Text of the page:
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5 jobs you’re qualified for after being a bartender
Hcareers / NOVEMBER 06 2019
Summary

Hard work, responsibility, creativity, and personality—bartending involves a lot more than just serving drinks to patrons. Successful bartenders must be able to establish instant rapport with multiple customers, memorize recipes for hundreds of cocktails, and even dream up new creations of their own—all while keeping the bar area clean, organized, and stocked for business. It’s not an easy job nor a consistently well-paying one, but it can open the door to other opportunities if you’re willing to put in the time. Consider these five jobs you’re likely qualified for after spending a few years as a bartender. 

1. Brand Sales Representative

Brand sales representatives work directly with liquor producers—from breweries and distilleries to wineries. These professionals are generally responsible for working with the company’s distributors to ensure orders are received and filled correctly as well as helping to develop the company’s presence at restaurants, bars, and liquor stores. This includes working with wholesaler representatives, communicating promotions, and conducting wait staff/bartender education events and beer tastings. They may also assist the company’s marketing department in identifying new opportunities and developing distribution expansion plans. One to three years of experience in the food and beverage industry is generally required as well as a confident personality and excellent communications skills.

2. Cocktail Caterer

If you have an entrepreneurial spirit and want to start your own business, you might consider establishing yourself as a cocktail caterer. Much like food caterers, these professionals are hired to work during corporate events, weddings, and other special occasions. Depending on the client, they may provide a simple beer and wine bar, a fully stocked cocktail bar, or craft signature creations specifically for the event. Some cocktail caterers branch out into full-service cocktail party catering and event design as well.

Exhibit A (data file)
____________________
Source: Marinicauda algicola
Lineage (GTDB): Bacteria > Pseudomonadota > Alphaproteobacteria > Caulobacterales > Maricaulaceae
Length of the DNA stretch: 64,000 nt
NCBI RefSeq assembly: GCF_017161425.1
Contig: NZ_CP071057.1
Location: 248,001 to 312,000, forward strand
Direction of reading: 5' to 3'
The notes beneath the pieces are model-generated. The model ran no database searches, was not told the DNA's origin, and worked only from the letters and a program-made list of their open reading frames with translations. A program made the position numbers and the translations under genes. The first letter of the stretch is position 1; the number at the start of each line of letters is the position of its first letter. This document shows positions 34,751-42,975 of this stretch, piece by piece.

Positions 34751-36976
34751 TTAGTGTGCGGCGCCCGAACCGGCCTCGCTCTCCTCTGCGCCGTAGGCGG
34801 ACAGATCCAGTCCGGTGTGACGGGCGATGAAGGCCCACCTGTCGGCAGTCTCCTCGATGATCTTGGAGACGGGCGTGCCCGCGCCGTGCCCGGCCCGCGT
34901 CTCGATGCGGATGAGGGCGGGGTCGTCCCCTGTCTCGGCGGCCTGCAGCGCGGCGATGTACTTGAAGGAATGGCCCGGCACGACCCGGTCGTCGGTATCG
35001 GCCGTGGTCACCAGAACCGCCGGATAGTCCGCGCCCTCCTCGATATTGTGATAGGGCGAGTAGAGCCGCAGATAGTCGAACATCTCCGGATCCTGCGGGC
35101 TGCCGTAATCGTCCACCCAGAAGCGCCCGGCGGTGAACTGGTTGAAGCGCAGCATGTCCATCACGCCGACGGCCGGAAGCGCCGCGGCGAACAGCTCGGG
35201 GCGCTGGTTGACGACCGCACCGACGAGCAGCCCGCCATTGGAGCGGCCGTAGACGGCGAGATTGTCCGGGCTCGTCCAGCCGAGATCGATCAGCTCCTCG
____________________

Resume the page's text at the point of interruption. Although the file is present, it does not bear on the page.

3. General Manager

After you’ve learned everything you can as a bartender—both out front and behind the scenes—you may find yourself qualified to become a bar or restaurant general manager. General managers direct and oversee all bar and/or restaurant operations including hiring staff, managing staff, setting product and service standards, maintaining operating efficiency, and more. Successful general managers are passionate about hospitality, excellent communicators, proactive problem solvers, and effective mentors. They must also understand budgeting, profit and loss, sales reporting, and inventory processes. While some employers prefer hiring general managers with BS degrees in hotel/restaurant management, many will consider practical experience as an alternative. 

4. Liquor Sales Representative

Liquor sales representatives work for liquor distributors whose client portfolios include breweries, distilleries, and wineries. These professionals are generally assigned geographical territory and expected to sell products from the company’s portfolio to bars, restaurants, liquor stores, and other retailers within it. Their duties may include meeting sales goals, completing sales-related reports, making sales presentations, analyzing sales trends, and investigating customer concerns and complaints. They may also be responsible for distributing point of sale materials and creating product displays at retail establishments. Excellent communication skills, a high level of commitment, and several years of liquor sales experience is usually required.  

5. Wine and Spirits Merchandiser

Merchandisers generally work for liquor distributors. They are responsible for visiting retail accounts to ensure the distributor’s products are displayed effectively, inventory levels are adequate, and the brands are represented positively. These professionals may build displays and stock shelves and coolers after deliveries are made as well as check product dates and rotate it as necessary. No formal education is required for most merchandiser positions. Employers generally look for candidates with liquor industry experience who are able to work independently, juggle multiple priorities and communicate professionally. ​​